Oleg.

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38 comments to Google Open Accessory Interface for USB Host Shield Library 2.0 released

  • When I try to run the demokit_20.pde, the following line fails

    rcode = adk.RcvData(&len, msg);

    and the value I get in rcode is DB

    Any idea why receiving data is failing for me?

  • I am using Samsung Nexus S, with USB Host shield and v2.0 of the library.

    In the phone, I am running the Demokit application from Google’s ADK.

  • I double checked the USB Host Shield 2.0 library code, but I am still not able to run it. I also tried by connecting an external power source, but I was still getting the same “DB” error code.

    I tried the patch to 1.0 version of your USB Host Shield library by “romfort” http://romfont.com/2011/05/12/google%E2%80%99s-open-accessory-development-kit-on-standard-arduino-hardware/ and I was able to run the demo sketch successfully, both with external power and without external power source.

    But when I try with 2.0 of your USB Host Shield library I get the “DB” error code. I would be really thankful if you could help me trouble shoot it. I am using following things.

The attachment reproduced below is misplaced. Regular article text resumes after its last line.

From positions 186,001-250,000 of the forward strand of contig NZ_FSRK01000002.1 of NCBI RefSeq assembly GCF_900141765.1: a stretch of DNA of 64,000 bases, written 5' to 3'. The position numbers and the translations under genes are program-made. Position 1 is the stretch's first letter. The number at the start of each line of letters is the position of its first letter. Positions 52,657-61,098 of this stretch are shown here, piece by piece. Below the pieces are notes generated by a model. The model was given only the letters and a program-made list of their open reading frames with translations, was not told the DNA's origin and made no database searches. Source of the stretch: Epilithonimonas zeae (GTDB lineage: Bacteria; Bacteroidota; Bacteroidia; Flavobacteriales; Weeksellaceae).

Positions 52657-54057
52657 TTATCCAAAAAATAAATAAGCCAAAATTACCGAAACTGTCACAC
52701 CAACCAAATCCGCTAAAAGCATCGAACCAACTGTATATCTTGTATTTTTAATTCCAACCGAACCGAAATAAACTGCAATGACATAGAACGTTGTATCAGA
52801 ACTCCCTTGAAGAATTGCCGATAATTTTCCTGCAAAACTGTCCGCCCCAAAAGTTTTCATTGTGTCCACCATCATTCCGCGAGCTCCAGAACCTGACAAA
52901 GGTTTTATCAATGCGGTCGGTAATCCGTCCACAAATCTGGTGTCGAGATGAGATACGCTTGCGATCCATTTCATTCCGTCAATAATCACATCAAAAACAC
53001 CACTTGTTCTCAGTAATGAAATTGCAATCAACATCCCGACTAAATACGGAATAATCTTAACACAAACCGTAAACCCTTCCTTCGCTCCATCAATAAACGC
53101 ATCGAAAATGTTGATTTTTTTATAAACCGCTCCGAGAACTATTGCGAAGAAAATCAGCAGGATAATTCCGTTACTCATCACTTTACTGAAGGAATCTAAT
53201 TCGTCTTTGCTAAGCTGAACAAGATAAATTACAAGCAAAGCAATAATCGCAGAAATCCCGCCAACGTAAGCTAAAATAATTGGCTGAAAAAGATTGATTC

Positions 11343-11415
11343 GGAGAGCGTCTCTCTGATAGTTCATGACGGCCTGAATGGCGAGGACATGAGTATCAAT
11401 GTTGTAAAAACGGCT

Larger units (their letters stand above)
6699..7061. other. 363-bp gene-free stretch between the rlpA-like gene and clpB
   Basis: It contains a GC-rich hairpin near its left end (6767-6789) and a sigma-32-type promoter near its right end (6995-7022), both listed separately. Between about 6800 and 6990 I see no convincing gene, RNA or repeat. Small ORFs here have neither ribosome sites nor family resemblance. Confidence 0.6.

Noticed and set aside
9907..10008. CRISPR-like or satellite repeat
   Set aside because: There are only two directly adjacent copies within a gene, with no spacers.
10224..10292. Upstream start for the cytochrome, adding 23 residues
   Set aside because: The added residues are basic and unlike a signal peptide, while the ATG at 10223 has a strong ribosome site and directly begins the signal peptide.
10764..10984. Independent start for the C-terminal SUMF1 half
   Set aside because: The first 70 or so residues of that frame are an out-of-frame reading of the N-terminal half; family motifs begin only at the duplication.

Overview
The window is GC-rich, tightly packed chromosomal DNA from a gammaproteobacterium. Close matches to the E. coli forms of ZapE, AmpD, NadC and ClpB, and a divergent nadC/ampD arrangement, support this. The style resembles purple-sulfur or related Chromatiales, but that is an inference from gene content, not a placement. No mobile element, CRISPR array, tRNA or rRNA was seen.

USB Host Shield 2.0
    Arduino UNO
    Nexus S with 2.3.4 (OTA Update) Kernel Version: 2.6.35.7

  • Yuuichi

    Me too.

    My debug code is following result. (in Usb.cpp getEpInfoEntry())

    USB::getEpInfoEntry() addr: 1, ep: 5, p->epcount: 1
    USB::getEpInfoEntry() i:0, (pep)->epAddr: 0
    Data rcv. :D B

    Why p->epcount is ’1′ ?
    Hmm bNumEP is ’5′. Five endpoints found.

    ADK::EndpointXtract() conf: 1
    ADK::EndpointXtract() iface: 0
    ADK::EndpointXtract() alt: 0
    ADK::EndpointXtract() pep: 21A4
    ADK::EndpointXtract() bNumEP: 1
    ADK::EndpointXtract() index: 1
    ADK::EndpointXtract() epInfo[index].epAddr: 3
    ADK::EndpointXtract() epInfo[index].maxPktSize: 40

    ADK::EndpointXtract() conf: 1
    ADK::EndpointXtract() iface: 0
    ADK::EndpointXtract() alt: 0
    ADK::EndpointXtract() pep: 21A4
    ADK::EndpointXtract() bNumEP: 2